Hi Stefan,

At 10:57 AM 6/10/2003 +0200, Stefan Mink wrote:
>I'm currently preparing courses about telecommunication security
>architectures and protocols of which certificates are a main
>building block for authentication and authorisation.
>I'm presenting the PKI/PMI-models with X.509 as mainly used
>architecture today and PGP as the distributed model.
>I also want to present SDSI/SPKI but as far as I know, work in this
>direction seems to have stopped: The IETF WG was closed and some
>drafts weren't finished as RFCs. Nevertheless there are interesting
>ideas which are worth showing in contrast to X.509.

IETF work on SPKI/SDSI was stopped.  We do not need to continue
adding new protocols to the SPKI/SDSI family.

There's one draft that should have gone on to RFC, but people were
using it from the draft instead.  It's my fault that we left it at
that stage and didn't publish the RFC.  That's still on my list of
things to do :-)  It seems that other work kept getting in the way.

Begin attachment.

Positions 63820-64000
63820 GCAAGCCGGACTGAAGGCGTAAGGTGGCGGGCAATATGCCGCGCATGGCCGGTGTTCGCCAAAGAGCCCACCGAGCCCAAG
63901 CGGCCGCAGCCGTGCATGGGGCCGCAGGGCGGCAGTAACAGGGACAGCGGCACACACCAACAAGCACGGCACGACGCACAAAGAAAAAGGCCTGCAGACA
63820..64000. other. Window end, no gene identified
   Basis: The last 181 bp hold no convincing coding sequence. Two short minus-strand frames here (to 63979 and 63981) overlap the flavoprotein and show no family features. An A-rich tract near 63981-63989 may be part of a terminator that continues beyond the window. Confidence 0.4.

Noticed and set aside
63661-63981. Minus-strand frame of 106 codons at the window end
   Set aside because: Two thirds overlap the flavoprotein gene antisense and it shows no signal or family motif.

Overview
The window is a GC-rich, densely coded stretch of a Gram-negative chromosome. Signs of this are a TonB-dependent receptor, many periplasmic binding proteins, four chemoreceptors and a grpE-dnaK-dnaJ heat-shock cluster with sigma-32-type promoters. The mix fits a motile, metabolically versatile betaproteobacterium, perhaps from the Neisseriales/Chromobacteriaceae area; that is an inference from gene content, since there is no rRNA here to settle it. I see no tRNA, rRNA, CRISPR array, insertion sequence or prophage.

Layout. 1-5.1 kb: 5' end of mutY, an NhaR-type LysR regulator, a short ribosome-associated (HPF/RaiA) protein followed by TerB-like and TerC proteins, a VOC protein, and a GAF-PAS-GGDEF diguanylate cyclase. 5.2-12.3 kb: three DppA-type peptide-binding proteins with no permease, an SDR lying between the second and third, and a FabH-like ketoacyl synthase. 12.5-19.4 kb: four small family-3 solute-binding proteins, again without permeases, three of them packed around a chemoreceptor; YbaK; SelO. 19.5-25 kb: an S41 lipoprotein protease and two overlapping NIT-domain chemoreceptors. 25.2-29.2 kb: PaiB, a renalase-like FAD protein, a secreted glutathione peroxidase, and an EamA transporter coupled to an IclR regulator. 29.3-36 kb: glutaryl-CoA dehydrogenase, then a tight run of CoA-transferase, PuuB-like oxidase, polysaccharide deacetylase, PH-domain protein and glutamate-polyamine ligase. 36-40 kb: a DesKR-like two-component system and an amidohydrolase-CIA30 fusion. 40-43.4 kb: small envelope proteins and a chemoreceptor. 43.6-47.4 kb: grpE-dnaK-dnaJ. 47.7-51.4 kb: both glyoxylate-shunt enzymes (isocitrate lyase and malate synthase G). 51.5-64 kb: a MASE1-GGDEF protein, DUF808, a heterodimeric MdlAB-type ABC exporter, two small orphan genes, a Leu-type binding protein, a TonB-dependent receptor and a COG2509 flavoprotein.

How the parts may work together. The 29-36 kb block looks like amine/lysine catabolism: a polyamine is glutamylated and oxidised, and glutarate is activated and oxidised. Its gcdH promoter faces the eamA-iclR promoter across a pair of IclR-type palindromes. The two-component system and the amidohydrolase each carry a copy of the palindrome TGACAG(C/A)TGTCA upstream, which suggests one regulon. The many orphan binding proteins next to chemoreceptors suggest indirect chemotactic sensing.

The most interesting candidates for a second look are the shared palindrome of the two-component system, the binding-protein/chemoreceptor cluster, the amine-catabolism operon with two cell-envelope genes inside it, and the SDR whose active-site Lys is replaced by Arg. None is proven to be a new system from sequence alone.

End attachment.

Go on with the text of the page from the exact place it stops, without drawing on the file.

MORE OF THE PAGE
But the uses of SPKI/SDSI have continued.  Check out


for implementations of and research papers on SPKI/SDSI.  There are a
few other implementations that have not been publicized, as well. 
SPKI/SDSI doesn't lead to an industry like PKI and isn't a
stand-alone product like PGP.  It's a tool to be used within other
products.  It's also almost exclusively for a closed authorization
infrastructure, rather than an open naming infrastructure.  In fact,
under SPKI/SDSI thinking, a global naming instructure is not a proper
use of one's time and energy.  This is doubtless why the PKI Vendors
react with hostility toward SPKI/SDSI.

>I still have two open points which I couldn't resolve by searching
>and reading:
>* Are there other authorisation certificate standards besides

Yes.  Check out KeyNote and PolicyMaker.  There are links to those
from my web page.

There is also XACML and there is promised to be WS-Authorization.

Of course, you don't have to use certificates for authorization.  You
can bind an authorization to a key in a protected database (a
key-based ACL, in SPKI/SDSI terminology).  Samples of that are SSH
and X9.59.

>* What are the main reasons that work on SDSI/SPKI stopped although
>  much work was already done?

We went on to use it in products and research.

We were and are a group of developers and researchers, not standards
writers.  Standards writing is fundamentally boring.

>   tschuess
>             Stefan
>Stefan Mink, Schlund+Partner AG (AS 8560)
>Primary key fingerprint: 389E 5DC9 751F A6EB B974  DC3F 7A1B CF62
>F0D4 D2BA  



|Carl M. Ellison         [EMAIL PROTECTED]     http://world.std.com/~cme |
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